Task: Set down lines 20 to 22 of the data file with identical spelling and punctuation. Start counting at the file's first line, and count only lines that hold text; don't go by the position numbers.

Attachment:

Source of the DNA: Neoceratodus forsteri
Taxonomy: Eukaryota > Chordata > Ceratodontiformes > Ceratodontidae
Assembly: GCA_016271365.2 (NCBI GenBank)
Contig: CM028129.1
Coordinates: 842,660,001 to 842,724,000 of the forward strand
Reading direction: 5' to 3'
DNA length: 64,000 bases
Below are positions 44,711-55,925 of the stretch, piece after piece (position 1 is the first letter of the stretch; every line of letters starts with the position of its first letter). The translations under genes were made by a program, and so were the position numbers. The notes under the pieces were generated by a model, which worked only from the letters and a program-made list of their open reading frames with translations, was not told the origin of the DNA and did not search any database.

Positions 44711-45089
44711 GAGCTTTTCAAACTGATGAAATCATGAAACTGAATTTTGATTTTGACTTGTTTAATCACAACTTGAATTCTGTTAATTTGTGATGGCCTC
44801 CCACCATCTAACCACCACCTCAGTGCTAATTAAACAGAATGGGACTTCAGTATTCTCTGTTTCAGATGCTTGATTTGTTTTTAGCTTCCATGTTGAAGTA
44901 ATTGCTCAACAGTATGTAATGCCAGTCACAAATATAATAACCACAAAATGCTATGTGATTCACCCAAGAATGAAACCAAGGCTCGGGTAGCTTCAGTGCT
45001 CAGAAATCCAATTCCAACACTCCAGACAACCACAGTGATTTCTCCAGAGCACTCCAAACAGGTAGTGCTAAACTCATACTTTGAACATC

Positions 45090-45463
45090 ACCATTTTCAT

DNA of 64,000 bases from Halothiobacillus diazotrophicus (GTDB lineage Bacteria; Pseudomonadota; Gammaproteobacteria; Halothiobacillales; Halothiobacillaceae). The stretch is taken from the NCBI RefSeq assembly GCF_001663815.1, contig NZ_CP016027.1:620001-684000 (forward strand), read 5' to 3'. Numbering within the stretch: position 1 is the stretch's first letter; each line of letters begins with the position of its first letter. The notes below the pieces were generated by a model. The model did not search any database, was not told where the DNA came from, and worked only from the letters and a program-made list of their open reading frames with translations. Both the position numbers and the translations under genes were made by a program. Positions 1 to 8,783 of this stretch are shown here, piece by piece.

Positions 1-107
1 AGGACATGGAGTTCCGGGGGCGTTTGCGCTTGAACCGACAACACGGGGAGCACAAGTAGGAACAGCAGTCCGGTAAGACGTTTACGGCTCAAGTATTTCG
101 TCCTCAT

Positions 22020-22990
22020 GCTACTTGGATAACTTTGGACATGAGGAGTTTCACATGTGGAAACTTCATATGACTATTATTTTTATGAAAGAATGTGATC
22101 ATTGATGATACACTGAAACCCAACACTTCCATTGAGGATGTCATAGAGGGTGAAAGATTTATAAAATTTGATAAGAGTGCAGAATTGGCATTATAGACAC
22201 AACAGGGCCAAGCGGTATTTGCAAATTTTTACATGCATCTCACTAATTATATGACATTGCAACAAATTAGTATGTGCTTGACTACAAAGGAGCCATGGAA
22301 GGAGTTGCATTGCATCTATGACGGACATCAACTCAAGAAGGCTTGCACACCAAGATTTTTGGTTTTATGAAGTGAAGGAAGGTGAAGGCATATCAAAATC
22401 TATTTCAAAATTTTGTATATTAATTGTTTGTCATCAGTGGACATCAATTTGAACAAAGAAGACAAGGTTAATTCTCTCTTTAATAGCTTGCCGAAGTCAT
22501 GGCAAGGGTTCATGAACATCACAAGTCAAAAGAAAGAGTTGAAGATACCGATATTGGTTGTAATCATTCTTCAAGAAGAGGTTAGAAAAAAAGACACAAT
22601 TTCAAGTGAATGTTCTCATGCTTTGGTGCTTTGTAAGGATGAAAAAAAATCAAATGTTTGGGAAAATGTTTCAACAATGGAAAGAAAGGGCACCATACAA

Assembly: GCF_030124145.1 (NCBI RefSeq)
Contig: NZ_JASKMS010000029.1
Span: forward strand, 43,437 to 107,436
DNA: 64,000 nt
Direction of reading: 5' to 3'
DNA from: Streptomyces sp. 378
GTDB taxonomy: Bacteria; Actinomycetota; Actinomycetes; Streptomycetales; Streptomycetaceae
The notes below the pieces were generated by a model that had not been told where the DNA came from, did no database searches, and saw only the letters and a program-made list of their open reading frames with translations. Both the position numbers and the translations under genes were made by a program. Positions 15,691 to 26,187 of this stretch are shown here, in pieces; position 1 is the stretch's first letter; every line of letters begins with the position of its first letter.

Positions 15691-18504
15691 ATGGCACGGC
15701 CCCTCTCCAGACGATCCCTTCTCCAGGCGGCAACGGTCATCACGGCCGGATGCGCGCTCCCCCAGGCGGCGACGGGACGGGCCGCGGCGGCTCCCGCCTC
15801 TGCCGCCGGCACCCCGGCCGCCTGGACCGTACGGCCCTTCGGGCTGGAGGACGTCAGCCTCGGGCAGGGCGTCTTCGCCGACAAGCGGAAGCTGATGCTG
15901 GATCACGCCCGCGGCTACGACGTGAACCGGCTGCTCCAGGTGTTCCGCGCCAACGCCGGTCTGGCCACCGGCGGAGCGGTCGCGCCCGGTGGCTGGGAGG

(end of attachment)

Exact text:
Positions 22020-22990
22020 GCTACTTGGATAACTTTGGACATGAGGAGTTTCACATGTGGAAACTTCATATGACTATTATTTTTATGAAAGAATGTGATC
22101 ATTGATGATACACTGAAACCCAACACTTCCATTGAGGATGTCATAGAGGGTGAAAGATTTATAAAATTTGATAAGAGTGCAGAATTGGCATTATAGACAC